GREENE — The cycle of lies, rehab and relapse began just when Debbie White felt her son was safe.
Over a seven-year span, Ben Boulay went from being a popular and charismatic student who excelled at sports to lying on a bathroom floor where his wife’s daughter, then five, found him dead from an overdose.
Boulay, who died in May at age 27 from a fentanyl overdose in Greene, is part of a growing drug epidemic that’s left broken families, unanswered questions and strained state resources in its wake.
According to statistics compiled by the Margaret Chase Smith Policy Center at the University of Maine and the Maine Office of the Chief Medical Examiner, last year, 57 people died from heroin or morphine overdoses — Maine’s deadliest year on record.
In 2013, the figure was 34. Another opioid, fentanyl, was behind 43 deaths in 2014. In 2013, it was nine.
To date, there have been 11 unattended, drug-related deaths reported in Androscoggin, Oxford and Franklin counties in 2015, according to Maine Drug Enforcement Agency Sgt. Matt Cashman.
The tally, which Cashman cautioned is likely underreported, is on track to surpass last year’s, which was 15. In 2013, there were nine such deaths.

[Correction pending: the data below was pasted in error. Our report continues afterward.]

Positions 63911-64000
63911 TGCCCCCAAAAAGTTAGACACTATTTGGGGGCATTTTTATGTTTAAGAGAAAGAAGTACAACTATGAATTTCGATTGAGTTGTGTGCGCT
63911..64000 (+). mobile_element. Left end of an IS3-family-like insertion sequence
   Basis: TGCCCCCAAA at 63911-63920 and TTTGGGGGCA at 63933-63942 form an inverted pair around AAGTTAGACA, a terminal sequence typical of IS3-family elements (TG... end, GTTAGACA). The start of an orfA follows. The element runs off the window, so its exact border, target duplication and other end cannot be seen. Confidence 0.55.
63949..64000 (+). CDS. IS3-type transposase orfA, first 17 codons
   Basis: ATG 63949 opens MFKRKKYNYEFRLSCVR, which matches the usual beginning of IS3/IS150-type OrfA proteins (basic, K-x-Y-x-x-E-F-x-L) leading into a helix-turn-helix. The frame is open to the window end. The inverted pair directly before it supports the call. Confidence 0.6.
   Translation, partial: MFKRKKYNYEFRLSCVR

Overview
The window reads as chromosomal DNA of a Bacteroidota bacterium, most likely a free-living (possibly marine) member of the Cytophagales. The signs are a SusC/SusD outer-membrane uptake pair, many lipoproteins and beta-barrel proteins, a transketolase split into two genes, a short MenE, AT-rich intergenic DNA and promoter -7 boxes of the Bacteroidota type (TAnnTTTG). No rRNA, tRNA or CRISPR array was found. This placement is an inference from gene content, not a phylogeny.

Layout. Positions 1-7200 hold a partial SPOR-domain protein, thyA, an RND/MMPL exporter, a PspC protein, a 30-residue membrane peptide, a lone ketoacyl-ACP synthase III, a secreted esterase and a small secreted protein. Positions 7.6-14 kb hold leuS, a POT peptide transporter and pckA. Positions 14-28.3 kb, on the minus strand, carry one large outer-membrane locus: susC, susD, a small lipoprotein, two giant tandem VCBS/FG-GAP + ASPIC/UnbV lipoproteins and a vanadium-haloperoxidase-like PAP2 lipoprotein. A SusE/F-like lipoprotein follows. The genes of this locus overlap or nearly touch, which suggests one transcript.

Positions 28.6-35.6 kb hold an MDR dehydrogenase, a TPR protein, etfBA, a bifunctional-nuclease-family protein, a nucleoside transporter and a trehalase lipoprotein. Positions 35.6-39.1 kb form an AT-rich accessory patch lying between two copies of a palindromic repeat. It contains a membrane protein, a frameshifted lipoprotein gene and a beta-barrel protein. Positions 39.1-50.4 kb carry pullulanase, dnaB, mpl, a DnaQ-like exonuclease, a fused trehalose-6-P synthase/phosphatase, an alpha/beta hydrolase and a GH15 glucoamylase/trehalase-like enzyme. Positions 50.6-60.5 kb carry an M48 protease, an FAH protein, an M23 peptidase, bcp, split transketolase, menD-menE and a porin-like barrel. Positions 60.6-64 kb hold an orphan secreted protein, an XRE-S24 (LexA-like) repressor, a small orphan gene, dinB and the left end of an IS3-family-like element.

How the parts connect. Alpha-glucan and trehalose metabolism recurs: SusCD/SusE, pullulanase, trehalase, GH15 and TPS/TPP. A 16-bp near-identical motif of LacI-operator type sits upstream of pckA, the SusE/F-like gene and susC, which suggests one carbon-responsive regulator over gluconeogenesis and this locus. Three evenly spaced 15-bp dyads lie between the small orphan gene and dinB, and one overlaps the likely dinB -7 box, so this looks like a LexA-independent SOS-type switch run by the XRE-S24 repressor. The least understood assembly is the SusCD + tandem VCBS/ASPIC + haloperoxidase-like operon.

Typically, Cashman said, drugs are imported from out of state into populated hubs like Lewiston before they change hands and are funneled to outlying communities.
“It’s definitely increasing,” Cashman said. “It transcends every demographic: rich, poor, race, socio-economic group. The days where the stigma of heroin users was people in the gutter with a needle in their arm are over.”
Friends and family say there was nothing to forecast Boulay’s change from a social kid who liked partying to an addict. Yet his example typifies how the battle to stop the abuse of prescription pills like Oxycontin has helped create a niche for heroin.
Boulay graduated from Leavitt Area High School in 2006 and, uninspired by academics, was convinced by family to attend Kents Hill School, a boarding school outside Augusta. If he was drinking at parties and smoking marijuana, everyone in his social circle was too, and there was no sign of trouble ahead.
“We thought we were home free because he made it through high school with no problems,” White said. “It just wasn’t the child I knew.”